NASA's mea culpa

Since everyone else is compulsively blogging mean things about the Hammer and other assorted hardware, I decided to stick it to NASA instead:


The space shuttle and International Space Station -- nearly the whole of the U.S. manned space program for the past three decades -- were mistakes, NASA chief Michael Griffin said Tuesday.
In a meeting with USA TODAY's editorial board, Griffin said NASA lost its way in the 1970s, when the agency ended the Apollo moon missions in favor of developing the shuttle and space station, which can only orbit Earth.
"It is now commonly accepted that was not the right path," Griffin said. "We are now trying to change the path while doing as little damage as we can."
The shuttle has cost the lives of 14 astronauts since the first flight in 1982. Roger Pielke Jr., a space policy expert at the University of Colorado, estimates that NASA has spent about $150 billion on the program since its inception in 1971. The total cost of the space station by the time it's finished — in 2010 or later — may exceed $100 billion, though other nations will bear some of that. [LINK]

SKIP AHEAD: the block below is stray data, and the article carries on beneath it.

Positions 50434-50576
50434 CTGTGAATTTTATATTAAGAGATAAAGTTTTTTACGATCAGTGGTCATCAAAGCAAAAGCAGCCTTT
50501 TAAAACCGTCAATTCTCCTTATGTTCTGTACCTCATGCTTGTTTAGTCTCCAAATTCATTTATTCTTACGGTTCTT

What is bureaucratese for "oops"? I sometimes think that the only reason that NASA exists is to make conservative arguments about government for them.

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